Aviator taken back to his football roots

Anzac Day is a special time for serving members and veterans – and this year on Anzac Day, Flight Lieutenant Adon Lumley was taken back to his childhood roots in an unexpected manner.

CAPTION: Flight Lieutenant Adon Lumley chats with Clayton Oliver from the Melbourne Football Club on ANZAC Day at The Shrine of Remembrance, Melbourne. Story by Squadron Leader Courtney Jay. Photo by Leading Aircraftman Ryan Howell.

As a member and Executive Officer of the Air Force Football Club, Flight Lieutenant Lumley was invited to meet with Melbourne Football Club (MFC) players and speak at the President’s Club function as part of the club’s Anzac Day commemorations.

“As a current serving member and avid [Australian rules football] player, it was incredibly humbling to be asked to pay respect to the 900 service men and women who are currently deployed, and share my family history of service,” Flight Lieutenant Lumley said.

“I grew up in Melbourne. As Melbourne Football Club members, my father and I would go and watch the game together, celebrating wins with jam donuts if our team won.

   

“It was truly amazing to see how important keeping the Anzac spirit alive was for the players.”

During an Anzac Day engagement with players, and at the President’s Club function, Flight Lieutenant Lumley shared the deep history of his family’s service to our country.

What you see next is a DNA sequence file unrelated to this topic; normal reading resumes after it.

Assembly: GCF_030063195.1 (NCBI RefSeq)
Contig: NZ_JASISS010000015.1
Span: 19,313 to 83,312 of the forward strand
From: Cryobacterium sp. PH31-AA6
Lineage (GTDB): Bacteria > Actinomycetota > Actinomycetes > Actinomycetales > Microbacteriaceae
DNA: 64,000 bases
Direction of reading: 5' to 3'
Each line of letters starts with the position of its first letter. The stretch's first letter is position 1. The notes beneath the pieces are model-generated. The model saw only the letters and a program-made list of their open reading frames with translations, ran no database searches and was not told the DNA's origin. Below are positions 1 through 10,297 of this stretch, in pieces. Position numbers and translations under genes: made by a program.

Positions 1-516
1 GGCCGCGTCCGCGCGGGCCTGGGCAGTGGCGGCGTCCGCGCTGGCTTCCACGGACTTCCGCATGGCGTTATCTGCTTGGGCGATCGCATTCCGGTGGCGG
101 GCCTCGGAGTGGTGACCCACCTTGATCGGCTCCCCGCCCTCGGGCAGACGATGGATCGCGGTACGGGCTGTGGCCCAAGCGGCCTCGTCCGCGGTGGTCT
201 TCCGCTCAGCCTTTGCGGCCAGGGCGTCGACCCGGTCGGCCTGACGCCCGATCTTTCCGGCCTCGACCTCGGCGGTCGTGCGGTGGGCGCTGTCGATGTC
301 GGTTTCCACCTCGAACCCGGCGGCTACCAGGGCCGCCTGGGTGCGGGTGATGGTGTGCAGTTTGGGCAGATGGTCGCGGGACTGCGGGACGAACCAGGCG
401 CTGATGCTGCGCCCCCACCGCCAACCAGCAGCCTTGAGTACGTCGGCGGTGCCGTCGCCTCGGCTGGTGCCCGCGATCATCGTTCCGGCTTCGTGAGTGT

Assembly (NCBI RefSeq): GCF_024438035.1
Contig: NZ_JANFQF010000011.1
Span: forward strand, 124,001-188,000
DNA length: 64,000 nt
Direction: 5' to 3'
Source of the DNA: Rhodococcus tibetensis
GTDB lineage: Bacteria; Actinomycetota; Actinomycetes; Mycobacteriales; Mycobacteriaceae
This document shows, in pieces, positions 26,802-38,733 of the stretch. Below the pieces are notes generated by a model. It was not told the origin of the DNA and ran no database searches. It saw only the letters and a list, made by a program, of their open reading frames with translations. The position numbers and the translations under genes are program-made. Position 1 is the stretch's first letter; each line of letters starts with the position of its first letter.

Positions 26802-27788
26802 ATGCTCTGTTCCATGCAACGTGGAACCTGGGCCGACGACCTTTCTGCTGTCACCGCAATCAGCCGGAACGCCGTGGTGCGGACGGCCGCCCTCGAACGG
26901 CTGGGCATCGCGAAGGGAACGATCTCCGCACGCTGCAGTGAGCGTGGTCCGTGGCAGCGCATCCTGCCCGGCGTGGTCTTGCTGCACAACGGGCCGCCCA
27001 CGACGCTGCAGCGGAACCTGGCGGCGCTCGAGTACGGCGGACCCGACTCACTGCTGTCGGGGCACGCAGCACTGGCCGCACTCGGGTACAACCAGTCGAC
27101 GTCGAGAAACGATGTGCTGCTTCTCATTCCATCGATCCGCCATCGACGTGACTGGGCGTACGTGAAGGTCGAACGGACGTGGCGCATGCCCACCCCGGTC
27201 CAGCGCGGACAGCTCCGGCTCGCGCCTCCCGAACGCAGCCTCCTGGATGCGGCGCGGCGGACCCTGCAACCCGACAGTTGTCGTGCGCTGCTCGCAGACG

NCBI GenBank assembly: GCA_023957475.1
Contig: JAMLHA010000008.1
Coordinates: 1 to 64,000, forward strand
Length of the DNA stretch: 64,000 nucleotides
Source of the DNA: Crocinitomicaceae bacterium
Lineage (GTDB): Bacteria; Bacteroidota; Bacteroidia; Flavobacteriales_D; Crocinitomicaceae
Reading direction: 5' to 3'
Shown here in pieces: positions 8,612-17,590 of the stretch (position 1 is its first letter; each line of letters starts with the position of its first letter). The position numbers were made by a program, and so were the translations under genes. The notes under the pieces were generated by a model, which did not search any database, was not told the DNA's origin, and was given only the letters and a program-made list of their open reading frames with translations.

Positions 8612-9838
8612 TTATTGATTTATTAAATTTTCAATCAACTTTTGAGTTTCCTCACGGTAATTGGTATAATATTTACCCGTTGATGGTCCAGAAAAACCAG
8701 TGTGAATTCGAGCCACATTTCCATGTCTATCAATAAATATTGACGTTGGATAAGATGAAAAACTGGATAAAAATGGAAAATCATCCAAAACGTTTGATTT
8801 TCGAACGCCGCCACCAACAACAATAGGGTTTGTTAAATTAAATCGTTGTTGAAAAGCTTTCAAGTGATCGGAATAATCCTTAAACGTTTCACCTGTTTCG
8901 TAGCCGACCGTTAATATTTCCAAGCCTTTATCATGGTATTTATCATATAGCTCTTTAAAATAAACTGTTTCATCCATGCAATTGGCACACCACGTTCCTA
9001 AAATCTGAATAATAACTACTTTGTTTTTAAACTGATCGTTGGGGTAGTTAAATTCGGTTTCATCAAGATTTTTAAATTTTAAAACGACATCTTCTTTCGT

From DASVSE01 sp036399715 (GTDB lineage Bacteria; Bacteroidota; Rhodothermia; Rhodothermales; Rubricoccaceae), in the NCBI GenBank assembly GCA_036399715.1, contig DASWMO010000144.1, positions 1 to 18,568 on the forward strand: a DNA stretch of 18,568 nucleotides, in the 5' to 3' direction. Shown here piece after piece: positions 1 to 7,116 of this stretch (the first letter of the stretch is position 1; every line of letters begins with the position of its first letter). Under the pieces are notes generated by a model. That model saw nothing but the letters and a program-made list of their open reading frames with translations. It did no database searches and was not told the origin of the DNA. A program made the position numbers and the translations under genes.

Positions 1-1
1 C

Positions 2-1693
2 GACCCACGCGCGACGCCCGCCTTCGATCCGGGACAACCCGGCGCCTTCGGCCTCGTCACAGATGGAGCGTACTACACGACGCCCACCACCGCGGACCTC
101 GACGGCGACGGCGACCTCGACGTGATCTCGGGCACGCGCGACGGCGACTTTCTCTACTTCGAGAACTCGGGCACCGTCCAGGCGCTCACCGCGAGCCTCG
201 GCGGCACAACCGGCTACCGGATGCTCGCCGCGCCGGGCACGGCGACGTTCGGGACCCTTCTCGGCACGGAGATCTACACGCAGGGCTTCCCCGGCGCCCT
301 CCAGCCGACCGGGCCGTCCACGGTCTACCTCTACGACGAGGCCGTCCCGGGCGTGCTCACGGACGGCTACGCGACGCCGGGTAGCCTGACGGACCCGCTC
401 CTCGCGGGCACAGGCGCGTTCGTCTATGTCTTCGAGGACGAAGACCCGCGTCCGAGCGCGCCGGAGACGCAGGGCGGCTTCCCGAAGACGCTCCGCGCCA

“It is said the world record for the most sons to serve from a single family in World War I is eight – they are the Handcock brothers from Myrrhee in Victoria’s high country,” he said.

“I am proud to say that my great uncle was Albert John Handcock, the first of these eight brothers to enlist during World War I.

“He landed at Gallipoli on 25 April 1915 and, at 24 years old, was killed at some point during that first day and unfortunately there is no known grave.

“Of the remaining seven brothers, six came home. Charles Handcock died on 10 November 1918, one day before the war ended.”

During his speech to the MFC, Flight Lieutenant Lumley also paid homage to Bluey Truscott, who was a transformational figure in the Melbourne Football Club, a talented footballer, humble leader and a ‘ripper bloke’.

Bluey is also one of RAAF’s greatest. He forged a reputation as a fierce competitor and is a recognised ace, having shot down 16 enemy aircraft.

He served across the European and Pacific theatres, flew in the Battle of Britain with 452 Squadron and was Commanding Officer of 76 Squadron.

Flight Lieutenant Lumley is posted to the ADF Space Command as SO3 Space Operations and has deployed on Operations Resolute, Aslan and Astute, and supported the ADF recovery mission to the Philippines following Super Typhoon Haiyan.


 
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Posted by Brian Hartigan

Managing Editor Contact Publishing Pty Ltd PO Box 3091 Minnamurra NSW 2533 AUSTRALIA

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